Ankara's Influence: Asset or a Liability?

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The Mosul operation, launched on October 17, has once again highlighted the complicated nature of Turkey’s involvement in the fight against the Islamic State (IS). Ahead of the offensive, Turkish President Recep Tayyip Erdogan made repeated appeals for Turkish troops to partake in the operation, warning against the liberation of the majority Sunni city by Shiite forces and raising concerns about Baghdad’s sectarian policies. As tensions between Ankara and Baghdad continue to rise, compounded by the escalation of the Turkish-Kurdish conflict, the success of anti-IS operations in Iraq and Syria depends increasingly on the United States’ ability to manage its makeshift alliances.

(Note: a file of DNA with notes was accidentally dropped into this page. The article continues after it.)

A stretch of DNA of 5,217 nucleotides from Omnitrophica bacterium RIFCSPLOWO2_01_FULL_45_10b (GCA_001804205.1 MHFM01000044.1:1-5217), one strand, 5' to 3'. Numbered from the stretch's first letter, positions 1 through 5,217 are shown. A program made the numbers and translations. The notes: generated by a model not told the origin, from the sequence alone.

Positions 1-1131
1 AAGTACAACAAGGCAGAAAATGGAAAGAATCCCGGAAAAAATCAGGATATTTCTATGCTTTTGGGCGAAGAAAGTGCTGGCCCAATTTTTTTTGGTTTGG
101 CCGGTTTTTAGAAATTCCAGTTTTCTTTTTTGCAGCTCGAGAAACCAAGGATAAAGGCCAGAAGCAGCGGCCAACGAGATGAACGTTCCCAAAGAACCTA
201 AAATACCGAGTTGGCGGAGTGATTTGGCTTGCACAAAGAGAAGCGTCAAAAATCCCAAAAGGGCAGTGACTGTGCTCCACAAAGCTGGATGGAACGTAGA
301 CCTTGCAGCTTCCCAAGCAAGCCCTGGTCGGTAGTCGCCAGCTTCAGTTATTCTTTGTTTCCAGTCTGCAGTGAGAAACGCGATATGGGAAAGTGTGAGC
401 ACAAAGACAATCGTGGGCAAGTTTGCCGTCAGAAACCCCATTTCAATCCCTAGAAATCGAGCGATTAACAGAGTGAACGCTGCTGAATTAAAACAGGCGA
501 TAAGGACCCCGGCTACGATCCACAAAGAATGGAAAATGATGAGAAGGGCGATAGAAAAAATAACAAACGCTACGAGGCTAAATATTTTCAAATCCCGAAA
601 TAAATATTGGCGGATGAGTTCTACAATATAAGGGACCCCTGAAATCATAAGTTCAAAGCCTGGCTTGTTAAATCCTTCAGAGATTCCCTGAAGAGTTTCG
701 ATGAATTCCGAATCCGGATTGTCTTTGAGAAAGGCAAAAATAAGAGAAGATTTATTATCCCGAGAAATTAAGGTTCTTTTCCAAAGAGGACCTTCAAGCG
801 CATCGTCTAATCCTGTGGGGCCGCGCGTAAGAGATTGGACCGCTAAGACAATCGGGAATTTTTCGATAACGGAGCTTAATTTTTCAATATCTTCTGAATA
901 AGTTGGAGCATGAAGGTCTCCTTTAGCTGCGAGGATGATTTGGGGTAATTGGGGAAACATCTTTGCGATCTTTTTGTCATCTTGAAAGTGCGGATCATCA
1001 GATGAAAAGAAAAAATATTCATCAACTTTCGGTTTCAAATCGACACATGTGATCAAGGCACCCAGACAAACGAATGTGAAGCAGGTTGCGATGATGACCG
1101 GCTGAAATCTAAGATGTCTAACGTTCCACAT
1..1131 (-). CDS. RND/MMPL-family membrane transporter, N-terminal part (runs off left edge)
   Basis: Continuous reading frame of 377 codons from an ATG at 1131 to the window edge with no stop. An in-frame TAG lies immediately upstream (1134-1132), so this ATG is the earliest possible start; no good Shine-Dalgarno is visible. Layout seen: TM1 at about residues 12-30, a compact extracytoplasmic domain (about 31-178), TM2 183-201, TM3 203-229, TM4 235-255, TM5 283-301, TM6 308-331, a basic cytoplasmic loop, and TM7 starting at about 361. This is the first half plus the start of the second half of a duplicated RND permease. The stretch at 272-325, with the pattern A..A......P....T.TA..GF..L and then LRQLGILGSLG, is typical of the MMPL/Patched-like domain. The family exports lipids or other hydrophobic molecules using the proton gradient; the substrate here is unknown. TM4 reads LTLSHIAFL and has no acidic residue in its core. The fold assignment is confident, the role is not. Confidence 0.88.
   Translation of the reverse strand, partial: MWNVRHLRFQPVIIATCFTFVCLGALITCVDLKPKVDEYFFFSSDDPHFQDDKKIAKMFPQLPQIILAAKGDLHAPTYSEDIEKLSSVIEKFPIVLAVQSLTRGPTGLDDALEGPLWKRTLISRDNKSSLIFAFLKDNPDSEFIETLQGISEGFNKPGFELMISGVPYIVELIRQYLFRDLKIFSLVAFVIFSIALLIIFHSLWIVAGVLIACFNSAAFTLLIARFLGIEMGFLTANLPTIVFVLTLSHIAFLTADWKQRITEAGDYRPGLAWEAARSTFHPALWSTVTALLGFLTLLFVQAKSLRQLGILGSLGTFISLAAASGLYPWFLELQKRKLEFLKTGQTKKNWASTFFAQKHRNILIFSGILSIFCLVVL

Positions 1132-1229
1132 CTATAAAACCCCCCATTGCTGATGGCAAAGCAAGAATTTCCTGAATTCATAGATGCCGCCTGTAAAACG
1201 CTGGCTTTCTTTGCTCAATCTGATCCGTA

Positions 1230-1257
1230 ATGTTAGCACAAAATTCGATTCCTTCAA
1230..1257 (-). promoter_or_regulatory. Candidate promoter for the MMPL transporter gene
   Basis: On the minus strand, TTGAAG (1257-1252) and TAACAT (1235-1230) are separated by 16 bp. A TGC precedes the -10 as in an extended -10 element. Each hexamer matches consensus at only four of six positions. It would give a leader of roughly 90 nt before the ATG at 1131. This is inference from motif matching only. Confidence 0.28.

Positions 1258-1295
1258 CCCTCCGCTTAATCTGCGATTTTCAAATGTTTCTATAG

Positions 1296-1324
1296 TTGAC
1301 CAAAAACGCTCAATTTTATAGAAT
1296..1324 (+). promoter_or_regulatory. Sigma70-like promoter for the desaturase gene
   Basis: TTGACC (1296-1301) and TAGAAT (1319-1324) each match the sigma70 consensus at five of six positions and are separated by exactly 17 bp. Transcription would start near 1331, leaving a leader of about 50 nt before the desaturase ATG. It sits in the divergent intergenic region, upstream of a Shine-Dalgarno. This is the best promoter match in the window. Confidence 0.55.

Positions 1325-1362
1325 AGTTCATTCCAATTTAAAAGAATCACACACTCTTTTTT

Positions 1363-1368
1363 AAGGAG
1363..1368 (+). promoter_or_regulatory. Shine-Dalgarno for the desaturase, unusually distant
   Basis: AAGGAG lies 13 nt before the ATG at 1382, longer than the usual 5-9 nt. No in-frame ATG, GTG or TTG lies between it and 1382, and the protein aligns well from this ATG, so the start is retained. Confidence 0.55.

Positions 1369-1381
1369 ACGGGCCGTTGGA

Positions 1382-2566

Turkey has a significant footprint in and around Iraq. The Bashiqa base, in close proximity to Mosul, hosts Turkish troops, tanks, and howitzers, and provides training to the Kurdish Peshmerga and al-Hashd al-Watani, which mainly consists of Sunni Arabs loyal to the former Nineveh governor, Atheel al-Nujaifi. Despite Baghdad’s opposition to the presence of Turkish troops in Iraq, Ankara has announced that it will not leave Bashiqa, and there have been rumors of additional Turkish troop deployments to the base.

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